Fermenting with oak: what are the benefits?

The benefits of maturing red wine in oak barrels is not a mystery. The flavour compounds extracted from the oak add to the complexity of the wine while ‘hydrolyzable tannins’ are extracted from the wood, improving the ageing potential and smoothing the mouthfeel of the wine. Furthermore, the slight oxidation effect that occurs over time speeds up maturation due to the condensation (polymerisation) of tannins occurring in the wine.

All these chemical interactions that develop red wines into more complex and smooth wines occur happens after fermentation. What happens when you add oak during fermentation? Will it have the same effect?

Flavour extraction

During fermentation, flavour compounds are extracted from the grape skins. When oak products such as oak extract, oak shavings or oak chips are added to the wine during fermentation typical oak flavours such as coconut, vanilla, chocolate and spice will also be obtained. While these oaky notes add to the complexity of the wine in and of itself, it also serves to mask undesirable green characters that might be present in the grape must. Masking green characters are one of the main reasons why winemakers ferment their wines in the presence of oak.

Choosing the right oak product for the right wine is important. A lighter toasted oak product would work better with a lighter style wine such as Pinot noir, as opposed to a heavy toast oak product that might better support a more robust Shiraz.

The presence of yeast cells is another factor to take into account as they can also metabolise some of the oak components, creating different flavour nuances than when the wine comes into contact with wood without yeast cells. In some cultivars, notably South African Pinotage, yeast metabolism produces a roasted coffee smell as a result of the formation of a combination of furfural and 2-furan methanol.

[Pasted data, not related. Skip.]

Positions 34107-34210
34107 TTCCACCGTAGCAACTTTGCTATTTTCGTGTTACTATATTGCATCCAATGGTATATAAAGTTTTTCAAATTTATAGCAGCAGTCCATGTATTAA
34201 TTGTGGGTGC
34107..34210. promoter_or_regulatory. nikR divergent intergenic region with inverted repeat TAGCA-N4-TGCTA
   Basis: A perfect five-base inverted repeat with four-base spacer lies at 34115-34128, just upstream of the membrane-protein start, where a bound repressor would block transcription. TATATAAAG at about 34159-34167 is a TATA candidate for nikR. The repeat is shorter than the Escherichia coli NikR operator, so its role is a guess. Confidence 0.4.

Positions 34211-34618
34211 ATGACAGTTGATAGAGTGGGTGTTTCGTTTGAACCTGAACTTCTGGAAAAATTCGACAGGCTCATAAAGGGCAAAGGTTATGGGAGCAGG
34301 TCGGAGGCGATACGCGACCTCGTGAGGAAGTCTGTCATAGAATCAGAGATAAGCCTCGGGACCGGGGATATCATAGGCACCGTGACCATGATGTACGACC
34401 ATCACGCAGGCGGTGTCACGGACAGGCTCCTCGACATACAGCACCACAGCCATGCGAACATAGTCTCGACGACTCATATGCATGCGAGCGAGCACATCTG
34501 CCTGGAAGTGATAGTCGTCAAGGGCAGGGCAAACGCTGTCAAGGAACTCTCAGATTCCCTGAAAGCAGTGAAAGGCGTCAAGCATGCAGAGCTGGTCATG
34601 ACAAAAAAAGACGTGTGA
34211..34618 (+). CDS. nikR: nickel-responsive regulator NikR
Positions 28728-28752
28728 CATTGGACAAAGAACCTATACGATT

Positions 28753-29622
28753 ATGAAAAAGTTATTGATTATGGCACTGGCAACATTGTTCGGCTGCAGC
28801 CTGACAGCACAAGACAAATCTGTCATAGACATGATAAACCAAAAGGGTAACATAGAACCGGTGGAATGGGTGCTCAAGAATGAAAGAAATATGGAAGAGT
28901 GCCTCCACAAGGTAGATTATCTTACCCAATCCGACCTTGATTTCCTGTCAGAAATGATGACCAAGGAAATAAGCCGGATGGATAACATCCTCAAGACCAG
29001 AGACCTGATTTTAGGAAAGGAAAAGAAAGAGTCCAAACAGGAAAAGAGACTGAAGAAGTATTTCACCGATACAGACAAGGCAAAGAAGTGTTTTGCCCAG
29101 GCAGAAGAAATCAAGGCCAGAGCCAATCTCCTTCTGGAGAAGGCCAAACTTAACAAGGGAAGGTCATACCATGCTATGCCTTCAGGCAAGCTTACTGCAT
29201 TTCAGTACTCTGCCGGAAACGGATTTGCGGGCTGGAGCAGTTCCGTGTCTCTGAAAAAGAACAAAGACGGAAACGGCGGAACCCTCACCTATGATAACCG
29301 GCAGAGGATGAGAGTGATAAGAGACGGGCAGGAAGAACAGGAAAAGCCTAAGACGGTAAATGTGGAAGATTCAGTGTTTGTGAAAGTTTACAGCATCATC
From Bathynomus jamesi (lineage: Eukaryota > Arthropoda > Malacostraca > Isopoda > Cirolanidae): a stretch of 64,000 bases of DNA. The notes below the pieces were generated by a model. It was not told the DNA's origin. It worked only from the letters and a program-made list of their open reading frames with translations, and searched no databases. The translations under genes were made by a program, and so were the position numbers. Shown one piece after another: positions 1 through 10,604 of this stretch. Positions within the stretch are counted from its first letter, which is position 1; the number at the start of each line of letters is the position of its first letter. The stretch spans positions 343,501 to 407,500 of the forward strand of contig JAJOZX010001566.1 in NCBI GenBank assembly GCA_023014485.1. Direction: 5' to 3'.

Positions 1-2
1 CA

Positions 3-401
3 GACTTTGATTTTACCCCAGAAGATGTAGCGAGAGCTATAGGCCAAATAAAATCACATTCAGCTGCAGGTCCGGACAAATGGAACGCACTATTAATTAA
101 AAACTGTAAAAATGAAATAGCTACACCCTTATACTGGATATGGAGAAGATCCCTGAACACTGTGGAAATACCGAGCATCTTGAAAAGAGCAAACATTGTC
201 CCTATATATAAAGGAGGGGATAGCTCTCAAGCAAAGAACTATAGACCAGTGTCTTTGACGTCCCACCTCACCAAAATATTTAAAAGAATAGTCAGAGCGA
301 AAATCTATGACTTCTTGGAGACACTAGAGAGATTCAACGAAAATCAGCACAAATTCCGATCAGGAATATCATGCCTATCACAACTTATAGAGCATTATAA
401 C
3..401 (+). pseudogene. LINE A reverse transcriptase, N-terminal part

Effects on tannin structure

Another factor to take into account is tannin extraction. During the fermentation process, tannins and anthocyanins (linked to wine colour) are still being extracted from the grape skins and pips. When wood is added during fermentation, more anthocyanidins and proanthocyanidins are formed, which adds to colour stabilisation. Colour stabilisation is one of the primary reasons why winemakers use oak products during fermentation.

Scientists have also seen that tannin polymerisation occurs when oak is added during fermentation, which means that the wine matures more quickly – ideal for getting wines into the market faster.

The big difference

Oak maturation and oak fermentation are applied for different reasons. Winemakers may ferment on oak to stabilise wine colour or to hide green characters in their wine. Fermenting on oak is also an effective way to obtain oak characteristics in a short period for fruity, easy to drink wine styles that need to hit the market quickly. Barrel maturation does a better job at extracting flavour compounds and smoothing over the tannin structure of the wine. It all comes down to what the winemaker is trying to achieve.

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